Cold War multiplayer reveals live stream

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Boombox, NCompass were also involved in the project

Last month, Activision Blizzard Esports participated in one of its biggest marketing opportunities of the year, Call of Duty: Cold War Multiplayer Revelation. Since a massive in-person event was not possible, Ross Production Services (RPS) provided the technical solution and key personnel for the four-hour live broadcast and helped onboard 34 remote contributors to Twitch and Youtube.

“This show reached a total peak of simultaneous viewers of 1.1 million,” says Cameron Reed, business development manager, esports, Ross Video. Noting a partnership with NCompass and Boombox on the project, he adds, “The three parties worked closely to ensure that the event would be a success both creatively and technically.

Game family: 34 influencers join the show from Twitch and YouTube

Joe “MerK” Deluca (left) and Clint “Maven” Evans explore the intricacies of Call of Duty’s new game mode.

Always improve the Call of Duty franchise for esports fanatics around the world, Activision had big plans for announcing this latest update, including live gameplay and commentary from 34 remote contributors, who were split into two teams of 17 contestants. . RPS deployed a Ross Video Ultrix router to streamline production and allow a particular team to be displayed at the push of a button.

“We were able to automate a simple workflow where we introduced different sources depending on the team we wanted to show,” says Reed. “This workflow also allowed us to do the show on a smaller mixer with fewer total entries available than the number of entries required by the show.”

34 influencers from Twitch and YouTube participated in the live stream of Call of Duty: Cold War Multiplayer Reveal.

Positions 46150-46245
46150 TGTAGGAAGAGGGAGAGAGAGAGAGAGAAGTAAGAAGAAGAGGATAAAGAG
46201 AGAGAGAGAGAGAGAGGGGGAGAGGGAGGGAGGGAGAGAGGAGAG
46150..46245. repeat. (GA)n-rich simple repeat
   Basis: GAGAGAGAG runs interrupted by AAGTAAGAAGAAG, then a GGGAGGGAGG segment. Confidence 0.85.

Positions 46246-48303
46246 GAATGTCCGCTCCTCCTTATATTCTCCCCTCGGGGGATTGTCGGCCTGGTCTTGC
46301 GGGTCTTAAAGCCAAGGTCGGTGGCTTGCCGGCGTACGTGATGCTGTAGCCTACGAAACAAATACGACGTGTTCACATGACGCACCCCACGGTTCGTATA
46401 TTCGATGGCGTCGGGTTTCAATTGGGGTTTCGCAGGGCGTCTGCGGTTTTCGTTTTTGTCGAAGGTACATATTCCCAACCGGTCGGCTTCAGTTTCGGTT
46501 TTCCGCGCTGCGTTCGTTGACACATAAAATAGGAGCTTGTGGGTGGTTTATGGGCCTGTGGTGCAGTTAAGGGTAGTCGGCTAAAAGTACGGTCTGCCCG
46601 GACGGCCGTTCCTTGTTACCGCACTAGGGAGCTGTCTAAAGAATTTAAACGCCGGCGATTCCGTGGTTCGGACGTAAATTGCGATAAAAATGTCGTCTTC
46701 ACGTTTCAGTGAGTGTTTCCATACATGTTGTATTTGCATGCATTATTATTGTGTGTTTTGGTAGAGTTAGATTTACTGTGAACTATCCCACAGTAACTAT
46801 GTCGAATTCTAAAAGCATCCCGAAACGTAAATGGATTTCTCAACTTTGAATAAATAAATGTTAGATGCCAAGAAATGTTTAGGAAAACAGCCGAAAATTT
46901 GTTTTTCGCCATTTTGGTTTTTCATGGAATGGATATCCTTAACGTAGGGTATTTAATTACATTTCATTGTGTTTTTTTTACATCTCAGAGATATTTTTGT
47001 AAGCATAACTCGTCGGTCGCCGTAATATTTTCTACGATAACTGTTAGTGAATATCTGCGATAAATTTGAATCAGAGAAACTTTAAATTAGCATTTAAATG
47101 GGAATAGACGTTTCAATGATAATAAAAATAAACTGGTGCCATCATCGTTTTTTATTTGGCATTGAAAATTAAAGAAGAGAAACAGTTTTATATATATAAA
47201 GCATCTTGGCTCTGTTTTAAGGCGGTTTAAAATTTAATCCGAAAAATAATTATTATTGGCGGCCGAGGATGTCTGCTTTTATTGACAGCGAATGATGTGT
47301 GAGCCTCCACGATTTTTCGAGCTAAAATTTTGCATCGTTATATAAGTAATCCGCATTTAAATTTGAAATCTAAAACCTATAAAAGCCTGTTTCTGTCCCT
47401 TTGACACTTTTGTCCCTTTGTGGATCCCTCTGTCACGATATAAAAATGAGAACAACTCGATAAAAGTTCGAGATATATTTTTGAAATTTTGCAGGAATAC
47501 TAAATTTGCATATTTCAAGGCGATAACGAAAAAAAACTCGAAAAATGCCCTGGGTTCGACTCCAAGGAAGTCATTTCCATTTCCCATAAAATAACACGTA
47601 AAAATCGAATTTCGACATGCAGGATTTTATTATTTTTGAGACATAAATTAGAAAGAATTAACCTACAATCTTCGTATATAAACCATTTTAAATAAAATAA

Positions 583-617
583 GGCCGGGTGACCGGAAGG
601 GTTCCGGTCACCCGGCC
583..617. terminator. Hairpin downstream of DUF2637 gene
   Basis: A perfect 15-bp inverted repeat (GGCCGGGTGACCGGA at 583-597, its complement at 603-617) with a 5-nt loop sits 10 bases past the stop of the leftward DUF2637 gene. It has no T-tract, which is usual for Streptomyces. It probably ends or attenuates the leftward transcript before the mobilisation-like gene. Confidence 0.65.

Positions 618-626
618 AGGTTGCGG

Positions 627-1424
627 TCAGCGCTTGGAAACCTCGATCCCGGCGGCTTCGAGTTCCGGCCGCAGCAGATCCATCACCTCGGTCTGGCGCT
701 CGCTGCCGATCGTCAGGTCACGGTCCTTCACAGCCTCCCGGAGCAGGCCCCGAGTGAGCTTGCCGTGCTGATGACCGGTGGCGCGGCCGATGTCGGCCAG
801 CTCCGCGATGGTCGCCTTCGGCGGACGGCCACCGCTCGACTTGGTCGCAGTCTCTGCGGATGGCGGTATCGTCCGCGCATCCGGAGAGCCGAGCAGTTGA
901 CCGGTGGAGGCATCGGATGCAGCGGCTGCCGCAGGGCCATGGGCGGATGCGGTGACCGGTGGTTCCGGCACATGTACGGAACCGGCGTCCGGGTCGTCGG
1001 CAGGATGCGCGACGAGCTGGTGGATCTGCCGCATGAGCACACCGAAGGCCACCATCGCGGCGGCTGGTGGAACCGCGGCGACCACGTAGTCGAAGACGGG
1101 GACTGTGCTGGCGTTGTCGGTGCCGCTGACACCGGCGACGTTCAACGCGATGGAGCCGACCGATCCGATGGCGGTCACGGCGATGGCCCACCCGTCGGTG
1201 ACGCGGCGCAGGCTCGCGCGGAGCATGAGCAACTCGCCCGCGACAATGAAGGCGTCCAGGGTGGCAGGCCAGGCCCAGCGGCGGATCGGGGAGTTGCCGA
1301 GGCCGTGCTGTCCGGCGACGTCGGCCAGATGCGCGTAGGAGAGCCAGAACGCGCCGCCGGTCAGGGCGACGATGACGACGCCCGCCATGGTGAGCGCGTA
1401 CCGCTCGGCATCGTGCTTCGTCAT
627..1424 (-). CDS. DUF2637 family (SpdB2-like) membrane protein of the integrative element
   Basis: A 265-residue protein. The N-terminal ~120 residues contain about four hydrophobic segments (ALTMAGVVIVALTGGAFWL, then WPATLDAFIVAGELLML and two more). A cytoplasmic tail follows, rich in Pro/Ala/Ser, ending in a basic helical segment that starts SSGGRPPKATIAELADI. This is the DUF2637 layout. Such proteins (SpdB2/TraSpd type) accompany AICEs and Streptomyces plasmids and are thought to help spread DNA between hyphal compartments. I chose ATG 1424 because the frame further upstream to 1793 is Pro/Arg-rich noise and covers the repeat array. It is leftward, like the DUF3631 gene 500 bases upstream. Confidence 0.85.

While meeting the needs of the live stream, the small production mixer has also proven to be beneficial and cost effective for NCompass and BoomBox. Technology handled production from the ground up, but RPS’s flexible solutions enabled inclusion of content on the fly from any destination.

“To keep the show as authentic as possible to the community,” says Reed, “they wanted influencers to have no additional setup other than their normal feeds, which created the challenge of pulling [the feeds] in low latency. We were also able to easily load feeds from any web source in our environment, so if someone wanted to start bringing in another influencer that wasn’t planned before, we could easily adapt them without anything. of the influencer himself.

Rest of the tech: Ross supplies truck on site, seven studio cameras

Remote contributors were monitored by an RPS technician in the cloud, and the show’s director had access to four simultaneous multiviewers from home. Communication was made possible by a complex system that involved a Clear-Com Eclipse HX Matrix intercom in Connecticut.

Backend support was provided by a Ross Video Ultrix router and a small production switch.

“The director was able to use a virtual intercom panel on his tablet,” Reed explains. “When they needed to use IFB, their audio would go back to Connecticut and then to the talent in Los Angeles with less than 250ms of latency.”

RPS was also responsible for the traditional brick and mortar equipment. An on-site truck was at work in the compound, and in the studio, seven studio cameras captured the on-air team of two esports players: Joe “MerK” Deluca and Clint “Maven” Evans .

Besides the technology, RPS provided the majority of the offsite team. BoomBox provided three team members (graphic operator, producer and director), but RPS hired a technician to manage the truck, a video shader for the studio cameras, two replay operators and an A1 audio mixer in Connecticut, and two XPression remote graphical operators.


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